When Athens 2004 hit the PlayStation 2 in July of this year, it seemed like a fairly uninspired but somewhat necessary exercise. The summer games had arrived, someone needed to make a new video game following in the tradition of Track & Field, and Eurocom was saddled with the task. Now it's November--time for the heavy winter coats and long nights--and in a rather baffling move, Athens 2004 is just now appearing on the PC. Aside from showing up well after the party is over, Athens 2004 for the PC has been gutted of its four-player support, as well as some of the more enjoyable minigames found in the considerably more relevant PlayStation 2 version.
Comparisons to Track & Field are easy to make here, simply because Athens 2004 is little more than a collection of athletically inclined minigames. There are 20 different events for you to compete in, and there are a variety of different ways for you to do so. There's a handy practice mode, which is absolutely essential for understanding the somewhat cryptic nuances of a few of the games. You can choose to compete in a one-off event or in a series of events, such as a decathlon or a heptathlon. If the prefabricated competitions don't suit your liking, you can also generate your own custom competition by cherry-picking the events that you enjoy the most. A big part of the appeal of Athens 2004 on the PlayStation was that it nurtured the inherently competitive nature of the games with full four-player support. This has been knocked down to two players on the PC, though single-system multiplayer just feels kind of out of place on the PC.
The events themselves include a decent cross section of competitions from the summer Olympic Games, including dashes of various lengths, hurdles, the long jump, the high jump, the triple jump, the pole vault, the discus throw, the javelin throw, the shot put, aquatic races of various lengths, weight lifting, archery, and skeet shooting. Gone is the equestrian competition, which felt like a really strange choice when it appeared in the PlayStation 2 version to begin with, but the complete absence of gymnastic events stands out as a big omission, especially considering the incredible popularity of those events in the real Olympic Games. The mechanics of most of the games in Athens 2004 boil down to mashing two buttons as fast as you can and occasionally tapping a third. But despite this extreme simplicity, the game's implementation of abstract, esoteric meters can make some of the events needlessly confusing, simply because there is not often an obvious correlation between what the meter represents and what's happening onscreen. Although what you're seeing onscreen changes, you don't get much sense of variety in the actual gameplay between these events.
Once you figure out the game's cryptic interfaces, it's just a matter of endurance. The game is an absolute nightmare on the fingers. Few other games these days are so demanding of continuous, rapid-fire button pressing, so if you're not used to this type of mechanic, you may well find yourself with cramped hands after playing Athens 2004.
By general standards, Athens 2004 isn't a good-looking game, though it is the most technically accomplished Olympic video game to date. Considering that the last time a comparable product came to the PC was with Eidos' miserable Sydney 2000, it's not much of a feat. To its credit, the game has a tidy look to it, and though it's fairly economic with the polygons, there are a few nice touches, such as the wobble in the high-jump bar as you pass over it, or the long-distance runners that continue to run laps in the background during various other track-and-field events. The game helps cement a TV-broadcast feel by constantly switching to different camera angles over the course of an event, and it makes liberal use of instant replays. The biggest problem with the graphics in Athens 2004 lies in the athlete models. Though the game lets you play as nameless, young athletes from literally dozens and dozens of countries around the world, the athletes all have exactly the same build, and they only alternate between a few different facial types and skin tones. This leaves you with a lot of really generic-looking athletes who often don't really look like they're from the country that they're supposed to be representing. The overall presentation doesn't hold up as well on the PC as it did on the PlayStation 2, largely because the textures haven't been enhanced any, revealing a lot of muddiness at higher resolutions that you simply couldn't see on a standard TV.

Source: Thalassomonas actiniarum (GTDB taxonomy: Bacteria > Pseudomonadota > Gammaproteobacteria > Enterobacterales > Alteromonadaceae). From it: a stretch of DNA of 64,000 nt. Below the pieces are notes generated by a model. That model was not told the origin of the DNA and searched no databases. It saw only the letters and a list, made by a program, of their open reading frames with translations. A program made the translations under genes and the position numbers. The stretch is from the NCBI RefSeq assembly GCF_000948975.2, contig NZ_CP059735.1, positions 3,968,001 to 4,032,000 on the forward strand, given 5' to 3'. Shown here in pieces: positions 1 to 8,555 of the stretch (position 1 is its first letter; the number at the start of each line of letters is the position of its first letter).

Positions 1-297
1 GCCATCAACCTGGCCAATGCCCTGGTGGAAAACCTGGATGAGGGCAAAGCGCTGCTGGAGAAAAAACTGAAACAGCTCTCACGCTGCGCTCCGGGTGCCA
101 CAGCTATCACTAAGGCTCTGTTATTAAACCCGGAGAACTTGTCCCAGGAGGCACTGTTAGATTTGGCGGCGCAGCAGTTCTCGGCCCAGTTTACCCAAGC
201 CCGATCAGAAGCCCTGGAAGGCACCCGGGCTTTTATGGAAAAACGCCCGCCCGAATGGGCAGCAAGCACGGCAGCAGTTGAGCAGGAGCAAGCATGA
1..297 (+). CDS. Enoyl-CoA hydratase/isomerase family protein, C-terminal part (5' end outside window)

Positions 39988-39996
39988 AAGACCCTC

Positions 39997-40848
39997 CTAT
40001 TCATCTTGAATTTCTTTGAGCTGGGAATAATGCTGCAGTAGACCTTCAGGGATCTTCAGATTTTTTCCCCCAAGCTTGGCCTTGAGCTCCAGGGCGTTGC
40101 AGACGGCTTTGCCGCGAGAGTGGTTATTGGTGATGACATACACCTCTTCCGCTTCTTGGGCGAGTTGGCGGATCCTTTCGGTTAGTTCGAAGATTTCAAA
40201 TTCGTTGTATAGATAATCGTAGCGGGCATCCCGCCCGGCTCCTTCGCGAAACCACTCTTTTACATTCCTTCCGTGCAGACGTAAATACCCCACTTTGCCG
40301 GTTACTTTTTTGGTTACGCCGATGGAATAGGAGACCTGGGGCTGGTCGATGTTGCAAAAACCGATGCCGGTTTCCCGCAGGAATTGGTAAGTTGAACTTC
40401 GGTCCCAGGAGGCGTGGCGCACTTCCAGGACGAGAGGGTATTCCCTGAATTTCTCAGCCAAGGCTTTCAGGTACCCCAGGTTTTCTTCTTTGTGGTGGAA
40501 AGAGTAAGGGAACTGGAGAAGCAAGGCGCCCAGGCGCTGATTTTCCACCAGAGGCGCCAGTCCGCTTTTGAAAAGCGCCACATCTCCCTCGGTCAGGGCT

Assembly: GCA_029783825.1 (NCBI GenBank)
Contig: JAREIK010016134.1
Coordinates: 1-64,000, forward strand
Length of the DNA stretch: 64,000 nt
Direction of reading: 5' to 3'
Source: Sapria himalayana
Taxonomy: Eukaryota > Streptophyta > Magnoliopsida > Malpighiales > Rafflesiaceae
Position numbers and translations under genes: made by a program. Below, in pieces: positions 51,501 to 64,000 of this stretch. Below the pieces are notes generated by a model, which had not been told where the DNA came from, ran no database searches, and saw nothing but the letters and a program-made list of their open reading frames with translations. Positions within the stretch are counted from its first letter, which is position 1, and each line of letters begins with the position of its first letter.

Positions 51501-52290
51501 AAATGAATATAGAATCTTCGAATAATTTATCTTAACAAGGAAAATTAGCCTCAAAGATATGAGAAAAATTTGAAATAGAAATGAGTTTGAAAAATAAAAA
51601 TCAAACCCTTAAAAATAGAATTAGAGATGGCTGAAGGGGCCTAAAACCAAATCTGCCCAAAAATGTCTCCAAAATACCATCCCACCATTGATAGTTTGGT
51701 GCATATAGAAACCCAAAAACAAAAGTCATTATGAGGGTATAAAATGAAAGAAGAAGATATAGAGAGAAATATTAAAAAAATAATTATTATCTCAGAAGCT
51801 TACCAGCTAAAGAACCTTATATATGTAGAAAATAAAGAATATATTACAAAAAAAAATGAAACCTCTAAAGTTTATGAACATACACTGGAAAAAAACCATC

The sound is fairly subdued, with a few, occasionally silly-sounding, athletic grunts playing over some simple crowd noise loops. You'll also hear the crack of the starting gun, and you can hear the field announcer echoing through the park. Additionally, you're treated to an English-accented TV-style commentator. The commentator doesn't have a huge number of clips to draw from, and so he often ends up repeating himself. Occasionally his commentary isn't appropriate for the action, but he manages to mostly remain contextual and relevant. There are a few short clips of rock and funk that play during the instant replays, and there's a sort of regal-sounding tune that plays over the main menus. This is about the extent of the music that you can expect to hear in the game.
Athens 2004 is a lousy port of a console game of middling quality. The timing of its release is almost more of a liability than its technical aptitude, making Athens 2004 for the PC almost wholly irrelevant. The simplistic button-mash that comprises most of the gameplay at least felt a bit at home on the PlayStation 2, but the absolute lack of depth becomes apparent much more quickly when you're spending almost the entire game hitting three buttons on a full keyboard. Even if your fondness for the 2004 Olympic Games is at the level of mania, there's no defensible reason to buy Athens 2004.